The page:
He was the fourth and youngest child of Charles H. Bradley, Sr of Dubuque, a founder of Bradley Brothers Cigars which made the famous Baroness and Bradley brands of cigars, and Katherine Elderkin Wetherbee Bradley of Wabasha, Minnesota.
After attending grade school in Dubuque, Charles Harvey Bradley (“Harve”) entered Thacher Preparatory School in Ojai Valley, California in 1912. In 1915 he transferred to Phillips Academy, Andover, Massachusetts. After graduating from Andover in 1917 he entered Yale College, New Haven, Connecticut in the fall of that year. On the advice of then Colonel Theodore Roosevelt he and six close friends from Yale, one being Roosevelt’s nephew, Sheffield Cowles, left the college after mid year exams and enlisted in the Marine Corps in February 1918.
After training at Parris Island, SC, and earning the designation of Sharpshooter, Harve became a Private in the 80th Company, 6th Regiment, Second Marines. He fought in France in the battles of Belleau Wood, Château-Thierry and was wounded for the second time on July 19, 1918 in the battle of Soissons. Here, his left hip was shattered by shrapnel. After lying on the battle field for nearly 18 hours, he was rescued and spent two months recovering at Base Hospital 27 in Angers, France, before returning to a hospital in Portsmouth, Virginia. His entire division was decorated for bravery by the French government.
Harve reentered Yale in the middle of 1919. In spite of his war injury, he was on the 150-pound Yale Crew. He was a member of Delta Kappa Epsilon and was elected to Skull and Bones. He graduated with the class of 1921 with an A.B. degree.
During the summer of 1919 while visiting Culver, Indiana, he met Carolyn Coffin of Indianapolis, daughter of Charles E Coffin, prominent real estate developer and banker, whom he married in January 1922. They spent a two-month honeymoon in Europe, during which they visited the French battlefields where he had fought.
After his marriage, Harve moved to Indianapolis and worked first for the Fletcher Trust Company until 1924 serving as cashier of the Sixteenth Street Branch Bank, a subsidiary of the Fletcher Trust Company.
In 1924 he was employed by W.J. Holiday & Company, Steel Distributors. He became Secretary, Treasurer of the company in 1927 and President in 1932. He was also President of Monarch Steel Company, cold drawers of steel bars, a subsidiary of W.J. Holiday & Company.
Soon after the United States entered World War II Harve was appointed chief of the Steel Recovery Program. Materials Branch, Steel Division War Production Board and moved to Pittsburgh in July 1942. He set the pattern and directed the course of that branch for eight months, returning to Indianapolis in 1943. He was appointed the Civilian Defense Director for Indianapolis and served in that capacity for six months.
Harve remained President of W.J. Holiday & Company until the company was sold to Jones and Laughlin Steel Company in 1954. He served as Chairman of the Advisory Board in the warehouse division from 1955 to 1960. . He became President of the Shorewood Corporation in 1960, but left in 1962 to become Chairman of the Executive Committee and Vice Chairman of the Board of Directors of P.R. Mallory & Co., Inc. In 1964 he became Chairman of the Board of this company.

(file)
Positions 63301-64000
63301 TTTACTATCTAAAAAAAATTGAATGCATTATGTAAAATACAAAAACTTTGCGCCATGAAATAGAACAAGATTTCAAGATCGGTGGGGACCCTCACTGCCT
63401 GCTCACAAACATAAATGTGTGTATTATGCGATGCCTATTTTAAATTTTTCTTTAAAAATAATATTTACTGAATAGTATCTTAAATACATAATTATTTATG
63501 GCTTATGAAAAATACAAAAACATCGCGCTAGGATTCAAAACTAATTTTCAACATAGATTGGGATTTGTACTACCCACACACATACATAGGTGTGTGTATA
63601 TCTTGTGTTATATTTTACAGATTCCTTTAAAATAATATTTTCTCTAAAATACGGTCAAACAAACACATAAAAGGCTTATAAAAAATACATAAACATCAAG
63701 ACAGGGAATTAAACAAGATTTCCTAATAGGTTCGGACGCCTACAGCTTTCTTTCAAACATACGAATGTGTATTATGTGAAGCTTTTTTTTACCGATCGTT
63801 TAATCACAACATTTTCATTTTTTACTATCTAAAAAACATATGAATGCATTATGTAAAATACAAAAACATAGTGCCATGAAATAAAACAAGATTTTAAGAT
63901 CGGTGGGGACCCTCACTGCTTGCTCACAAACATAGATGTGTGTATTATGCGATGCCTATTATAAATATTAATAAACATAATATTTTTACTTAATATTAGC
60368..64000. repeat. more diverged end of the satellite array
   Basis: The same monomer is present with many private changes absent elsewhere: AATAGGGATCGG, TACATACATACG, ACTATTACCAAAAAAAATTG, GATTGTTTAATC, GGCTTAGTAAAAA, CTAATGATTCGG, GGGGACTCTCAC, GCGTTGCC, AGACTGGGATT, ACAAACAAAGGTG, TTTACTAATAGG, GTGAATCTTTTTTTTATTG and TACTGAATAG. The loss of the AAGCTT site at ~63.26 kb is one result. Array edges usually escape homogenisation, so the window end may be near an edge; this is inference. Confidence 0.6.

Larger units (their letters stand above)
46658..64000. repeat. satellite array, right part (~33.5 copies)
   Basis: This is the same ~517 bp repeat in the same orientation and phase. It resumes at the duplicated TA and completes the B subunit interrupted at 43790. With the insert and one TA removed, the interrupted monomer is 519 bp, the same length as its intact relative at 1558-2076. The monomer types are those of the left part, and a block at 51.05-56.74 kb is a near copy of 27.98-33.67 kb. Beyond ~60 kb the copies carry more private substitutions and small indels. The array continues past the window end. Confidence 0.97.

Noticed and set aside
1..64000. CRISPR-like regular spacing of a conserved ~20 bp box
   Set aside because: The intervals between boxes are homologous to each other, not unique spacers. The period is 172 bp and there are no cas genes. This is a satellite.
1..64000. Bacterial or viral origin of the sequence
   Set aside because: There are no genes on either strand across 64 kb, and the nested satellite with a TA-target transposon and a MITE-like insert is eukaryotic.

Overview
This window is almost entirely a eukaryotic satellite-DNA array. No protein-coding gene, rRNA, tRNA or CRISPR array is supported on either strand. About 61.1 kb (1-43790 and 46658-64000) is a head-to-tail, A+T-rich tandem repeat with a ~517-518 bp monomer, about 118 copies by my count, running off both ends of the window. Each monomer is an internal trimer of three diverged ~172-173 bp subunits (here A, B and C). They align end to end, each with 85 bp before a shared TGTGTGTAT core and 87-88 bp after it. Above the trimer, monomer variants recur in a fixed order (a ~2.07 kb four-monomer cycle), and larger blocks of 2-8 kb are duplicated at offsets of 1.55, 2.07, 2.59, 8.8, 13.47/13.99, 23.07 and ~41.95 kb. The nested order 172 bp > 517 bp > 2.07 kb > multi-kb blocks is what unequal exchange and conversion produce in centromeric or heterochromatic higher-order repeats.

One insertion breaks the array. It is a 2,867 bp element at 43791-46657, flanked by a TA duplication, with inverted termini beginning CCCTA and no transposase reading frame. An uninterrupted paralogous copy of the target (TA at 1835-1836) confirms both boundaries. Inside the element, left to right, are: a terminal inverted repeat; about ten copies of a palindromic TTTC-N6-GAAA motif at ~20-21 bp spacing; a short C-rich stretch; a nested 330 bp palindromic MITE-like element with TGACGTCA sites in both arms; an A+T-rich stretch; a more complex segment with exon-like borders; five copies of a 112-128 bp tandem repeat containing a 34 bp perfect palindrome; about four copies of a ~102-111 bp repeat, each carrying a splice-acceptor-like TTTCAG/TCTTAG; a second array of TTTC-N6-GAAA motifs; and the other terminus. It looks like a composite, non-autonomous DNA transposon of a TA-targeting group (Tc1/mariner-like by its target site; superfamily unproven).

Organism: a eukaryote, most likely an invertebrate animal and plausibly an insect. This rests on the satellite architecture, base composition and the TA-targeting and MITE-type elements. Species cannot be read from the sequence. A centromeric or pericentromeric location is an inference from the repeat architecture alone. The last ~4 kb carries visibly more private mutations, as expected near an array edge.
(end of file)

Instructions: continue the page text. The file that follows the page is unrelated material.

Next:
During his career, he was also a director of P.R. Mallory International, the Ransburg Electrocoating Corporation, the Jones & Laughlin Steel Corporation, the Indiana National Bank, Bell Telephone Company, the Indiana Gas & Water Company, Monarch Steel Company, Employers Association of Indiana, and American Steel Warehouse Association (Chairman of the Executive Committee). He was also on the board of directors of the Illinois Central Industries and the Illinois Central Railroad. Bradley was a President of the Indiana Chamber of Commerce and the United Fund.
During his lifetime his memberships included: Yale Alumni Board, Redevelopment Commission of Indiana, State and National American Legion, Navy league, Service Club of Indianapolis, University Club of Indianapolis, Columbia Club, Indianapolis Athletic Club, Woodstock Country Club, Draft Board of Appeals, N.R.A. Labor Board. He was a founder of the Service Club, composed of U.S. Marine Corps veterans of World Wars I and II.
His hobbies included golf and photography. He long maintained his own dark room and enjoyed taking and developing his own photographs. For many years he piloted his own single engine planes beginning with a Navion and ending with a Beechcraft Bonanza which he owned at the time of his death. He was a member of the Sportsman’s Pilot Association and the Quiet Birdmen, also a flying association.
He never lost his love of horse back riding and the West which he had developed as a schoolboy in Ojai, California.
During their fifty-year marriage, he and his wife had three children and seven grandchildren.
Charles Harvey Bradley died of a sudden massive heart attack in Indianapolis at the age of 73.